On Tuesday, among those who questioned him was Illinois Democratic Sen.
Amy Goodman is the host of "Democracy Now!", a daily worldwide TV/radio news hour airing on more than 1,400 stations.
Opening the session, the House panel's chairman, Representative Greg Walden, Republican of OR, called Facebook an "American success story". The more I continued to read about it, the more I believed I had to be missing something because I couldn't find anything to be outraged about. I think Facebook is doing the correct thing.
David Vladeck, a Georgetown University law professor who headed the FTC's bureau of consumer protection when Facebook signed the deal, said in a blog post this month that Facebook's argument that it didn't violate the deal are "far-fetched". A social media network, like Facebook, needs to have access to users' browsing behaviour to enhance their timeline experience.
"We've got to fix that", the congressman grilling Zuckerberg said. "This is essentially a tool for these malicious actors to steal a person's identity and put the finishing touches on it".
The question is: how can Mark Zuckerberg create value for an ad-free Facebook in order to survive without advertising?
Throughout the hearing, Zuckerberg's demeanor vacillated between calm and frustrated as lawmakers challenged the 33-year-old billionaire on a host of issues.
The company said it would review all legitimate reports and respond as quickly as possible when a credible threat to user data is identified. So I wasn't too surprised when the social media company said I likely was not among the more than 87 million users whose data were swept up by Cambridge Analytica, a political consulting firm connected to Donald Trump and possibly Russia's interference in our 2016 election.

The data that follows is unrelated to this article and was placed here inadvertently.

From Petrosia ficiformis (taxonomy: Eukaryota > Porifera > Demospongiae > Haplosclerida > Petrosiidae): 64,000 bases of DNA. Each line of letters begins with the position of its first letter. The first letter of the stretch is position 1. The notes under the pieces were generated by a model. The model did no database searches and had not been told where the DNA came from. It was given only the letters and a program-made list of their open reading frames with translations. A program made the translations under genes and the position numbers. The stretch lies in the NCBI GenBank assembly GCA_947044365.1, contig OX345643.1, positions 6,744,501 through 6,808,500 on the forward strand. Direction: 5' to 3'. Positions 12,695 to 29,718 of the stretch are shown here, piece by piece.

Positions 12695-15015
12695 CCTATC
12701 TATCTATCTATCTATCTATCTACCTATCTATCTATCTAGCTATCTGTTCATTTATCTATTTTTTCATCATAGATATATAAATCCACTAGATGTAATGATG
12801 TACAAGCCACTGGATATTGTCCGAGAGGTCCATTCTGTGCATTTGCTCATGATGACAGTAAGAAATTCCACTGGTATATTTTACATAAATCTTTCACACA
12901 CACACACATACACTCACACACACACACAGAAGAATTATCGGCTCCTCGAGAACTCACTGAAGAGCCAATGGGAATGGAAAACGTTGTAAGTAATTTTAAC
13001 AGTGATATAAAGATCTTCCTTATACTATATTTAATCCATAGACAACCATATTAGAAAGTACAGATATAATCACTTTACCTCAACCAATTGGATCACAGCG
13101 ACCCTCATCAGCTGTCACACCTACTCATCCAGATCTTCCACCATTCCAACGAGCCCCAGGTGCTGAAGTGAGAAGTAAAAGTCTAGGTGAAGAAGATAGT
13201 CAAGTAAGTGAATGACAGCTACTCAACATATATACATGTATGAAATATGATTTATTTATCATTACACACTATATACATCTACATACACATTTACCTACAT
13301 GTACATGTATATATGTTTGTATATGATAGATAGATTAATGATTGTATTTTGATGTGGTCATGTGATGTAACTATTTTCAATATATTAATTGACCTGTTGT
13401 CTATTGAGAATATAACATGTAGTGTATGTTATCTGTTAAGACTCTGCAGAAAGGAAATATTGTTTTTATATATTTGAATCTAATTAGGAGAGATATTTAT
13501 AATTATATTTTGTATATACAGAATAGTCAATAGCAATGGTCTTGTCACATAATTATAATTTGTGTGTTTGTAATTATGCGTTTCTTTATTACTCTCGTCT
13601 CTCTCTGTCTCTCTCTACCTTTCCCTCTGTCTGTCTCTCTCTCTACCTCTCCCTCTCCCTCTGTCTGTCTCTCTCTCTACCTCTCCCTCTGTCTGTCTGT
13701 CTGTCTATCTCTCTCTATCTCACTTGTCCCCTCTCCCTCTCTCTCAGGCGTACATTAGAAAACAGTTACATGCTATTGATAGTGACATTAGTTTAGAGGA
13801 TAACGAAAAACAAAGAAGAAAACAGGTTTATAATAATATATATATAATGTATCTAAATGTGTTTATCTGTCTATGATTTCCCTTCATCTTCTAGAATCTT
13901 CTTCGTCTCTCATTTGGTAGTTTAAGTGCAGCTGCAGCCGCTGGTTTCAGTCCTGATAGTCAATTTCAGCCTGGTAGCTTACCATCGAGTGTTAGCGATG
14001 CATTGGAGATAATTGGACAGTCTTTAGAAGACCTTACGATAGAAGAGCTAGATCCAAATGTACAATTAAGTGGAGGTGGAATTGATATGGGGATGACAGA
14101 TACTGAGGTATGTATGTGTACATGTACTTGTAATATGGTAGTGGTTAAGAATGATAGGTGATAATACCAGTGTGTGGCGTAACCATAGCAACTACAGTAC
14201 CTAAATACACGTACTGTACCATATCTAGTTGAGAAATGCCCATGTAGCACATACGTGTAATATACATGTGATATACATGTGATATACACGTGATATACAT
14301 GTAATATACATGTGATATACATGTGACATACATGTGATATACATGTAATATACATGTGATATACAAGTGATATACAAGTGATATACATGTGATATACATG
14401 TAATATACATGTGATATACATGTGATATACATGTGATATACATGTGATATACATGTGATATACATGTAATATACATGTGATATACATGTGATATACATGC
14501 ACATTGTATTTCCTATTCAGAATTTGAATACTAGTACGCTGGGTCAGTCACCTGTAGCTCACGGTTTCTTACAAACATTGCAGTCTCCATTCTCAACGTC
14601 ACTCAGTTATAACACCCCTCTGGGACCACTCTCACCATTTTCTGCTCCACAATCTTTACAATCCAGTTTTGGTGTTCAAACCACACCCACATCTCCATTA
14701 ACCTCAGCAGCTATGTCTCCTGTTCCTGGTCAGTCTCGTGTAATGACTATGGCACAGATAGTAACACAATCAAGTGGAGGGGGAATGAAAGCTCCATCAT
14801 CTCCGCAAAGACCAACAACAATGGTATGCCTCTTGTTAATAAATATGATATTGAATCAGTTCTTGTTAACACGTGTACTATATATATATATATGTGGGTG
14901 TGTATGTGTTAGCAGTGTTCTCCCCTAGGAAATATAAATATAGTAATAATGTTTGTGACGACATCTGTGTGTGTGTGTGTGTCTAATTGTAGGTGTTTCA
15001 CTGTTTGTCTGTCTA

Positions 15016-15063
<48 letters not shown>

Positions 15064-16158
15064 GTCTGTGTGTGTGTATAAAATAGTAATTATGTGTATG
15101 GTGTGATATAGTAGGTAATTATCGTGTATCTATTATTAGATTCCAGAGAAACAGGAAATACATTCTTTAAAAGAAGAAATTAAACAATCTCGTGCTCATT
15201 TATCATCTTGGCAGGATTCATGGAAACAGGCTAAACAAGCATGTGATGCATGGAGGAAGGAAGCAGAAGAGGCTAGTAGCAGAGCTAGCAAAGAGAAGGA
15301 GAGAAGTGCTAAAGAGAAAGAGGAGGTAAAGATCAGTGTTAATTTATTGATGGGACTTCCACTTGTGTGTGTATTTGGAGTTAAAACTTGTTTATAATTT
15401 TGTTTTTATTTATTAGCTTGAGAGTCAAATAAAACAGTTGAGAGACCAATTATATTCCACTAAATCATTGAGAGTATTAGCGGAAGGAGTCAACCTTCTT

"The creepy hollowness of Mark Zuckerberg's eyes haunts me".
In one of the toughest exchanges on Wednesday, Representative Anna Eshoo, Democrat of California - who represents a slice of Silicon Valley - repeatedly needled Zuckerberg for failing to explain its data collection practices to users in "clear and pedestrian language". Other information comes from "cookies", small files stored via a browser and used by Facebook and others to track people on the internet, sometimes to target them with ads. Lujan asked if these are what is known as "shadow profiles", but Zuckerberg said he is "not familiar" with that term. One of the big changes includes giving users more control on what apps are accessing their personal data and making it easier to revoke them, if they prefer to do so. Any data you post online - regardless of privacy settings - or any data collected by third parties with whom you have an agreed-upon business relationship, is not private, yet many willingly stream data and images to their "network". "This means that you recently logged in to them using Facebook, and they can request information you've chosen to share with them", says the social media company. Facebook right now operates as take or leave it. Users of Facebook give the company broad permission to collect whatever information the operators of Facebook want for whatever reasons they have.
Facebook isn't exactly overt about this, but it doesn't hide the fact either.